In the summer of 2009 I revisited my 2004 summer apprenticeship at Object Mentor. What follows is the original 2004 post and then some 2009 commentary.
Our payroll UML diagram (from yesterday) had some needless complexity but, other than that, it was fine. Well, mostly fine.
Lots more patterns today. Many of the patterns boil down to the server-client relationship. Let’s say you have a laser scanner object that can scan a bar code and identify a product. There’s also going to be a sale object which gets a message from the scanner and then does some sort of sale stuff. Well now the scanner has to have code that knows about the sale and the sale might even have code that depends on the scanner. This system is now tightly coupled. But if you stick and interface between them, you can have them both know about the interface and not each other. Therefore swapping out the scanner for another one doesn’t affect the sale code. And changes to the sale don’t affect the scanner object. Patterns can be way oversimplified as the proper placement of interfaces. Too many and you’ve got needless complexity. Too few and the code is tightly coupled and hard to maintain. All these patterns have trade-offs so the big deal is not just knowing how to use them, but being able to figure out if they’re necessary/will help your project.
My project for the afternoon was, of course, banging my head against the Linux box. Apache keeps insisting that I don’t have permission to run the install.php program, but everybody has permission to use it. Hmm. At least Micah had some trouble when he tried to figure it out. I’m always a wee bit worried that the thing that’s been bugging me for days is only 30 seconds worth of work for a pro. So I went back to prowling through the httpd.conf file (a set-up file for the apache file server) for things to change or adjust. The day ended with Micah and me pretty stumped.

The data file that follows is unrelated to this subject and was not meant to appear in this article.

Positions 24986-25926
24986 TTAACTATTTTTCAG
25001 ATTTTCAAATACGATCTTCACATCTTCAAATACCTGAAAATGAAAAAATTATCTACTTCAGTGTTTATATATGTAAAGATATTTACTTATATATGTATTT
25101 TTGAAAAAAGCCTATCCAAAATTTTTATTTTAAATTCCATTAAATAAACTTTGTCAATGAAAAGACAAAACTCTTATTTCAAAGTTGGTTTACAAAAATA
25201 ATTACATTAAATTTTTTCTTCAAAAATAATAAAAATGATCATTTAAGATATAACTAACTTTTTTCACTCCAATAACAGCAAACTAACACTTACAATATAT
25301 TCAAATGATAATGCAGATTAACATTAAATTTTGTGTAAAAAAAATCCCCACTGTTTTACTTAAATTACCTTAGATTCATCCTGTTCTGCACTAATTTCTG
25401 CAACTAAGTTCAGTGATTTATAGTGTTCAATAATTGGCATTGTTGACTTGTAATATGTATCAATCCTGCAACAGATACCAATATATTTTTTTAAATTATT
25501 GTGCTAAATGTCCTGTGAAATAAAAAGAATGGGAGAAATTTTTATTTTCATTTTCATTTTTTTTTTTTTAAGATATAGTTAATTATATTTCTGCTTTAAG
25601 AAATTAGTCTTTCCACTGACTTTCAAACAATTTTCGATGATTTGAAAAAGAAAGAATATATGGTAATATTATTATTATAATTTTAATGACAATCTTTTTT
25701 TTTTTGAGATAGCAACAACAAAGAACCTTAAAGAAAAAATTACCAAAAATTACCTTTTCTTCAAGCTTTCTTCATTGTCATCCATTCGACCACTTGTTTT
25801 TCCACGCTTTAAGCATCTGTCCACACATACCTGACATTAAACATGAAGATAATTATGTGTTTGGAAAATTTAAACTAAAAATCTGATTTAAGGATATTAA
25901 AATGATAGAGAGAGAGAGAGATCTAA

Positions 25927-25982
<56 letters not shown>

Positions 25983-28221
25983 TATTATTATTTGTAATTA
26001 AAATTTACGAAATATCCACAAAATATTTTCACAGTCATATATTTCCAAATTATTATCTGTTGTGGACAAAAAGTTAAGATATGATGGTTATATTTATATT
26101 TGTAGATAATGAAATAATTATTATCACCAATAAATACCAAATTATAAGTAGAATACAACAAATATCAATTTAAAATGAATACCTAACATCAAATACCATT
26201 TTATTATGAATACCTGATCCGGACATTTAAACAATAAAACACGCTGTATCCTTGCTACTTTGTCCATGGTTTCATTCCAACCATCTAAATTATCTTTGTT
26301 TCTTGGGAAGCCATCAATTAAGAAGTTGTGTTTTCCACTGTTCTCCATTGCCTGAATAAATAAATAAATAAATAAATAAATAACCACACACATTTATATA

The big message I took away from Object Mentor that summer was that although patterns are cool and can help a lot, they add complexity. It’s a complexity/coupling trade-off. A message that has stayed with me. Just today I was looking at some code that could have been refactored to be more DRY, but way less intentional and I had to make a call as to wether the project would be better served by adhering to one principle or another. That’s the thing about writing code that is meant to be understood by humans: The hard part is not learning the language, patterns, or principles, but knowing when to use them and where.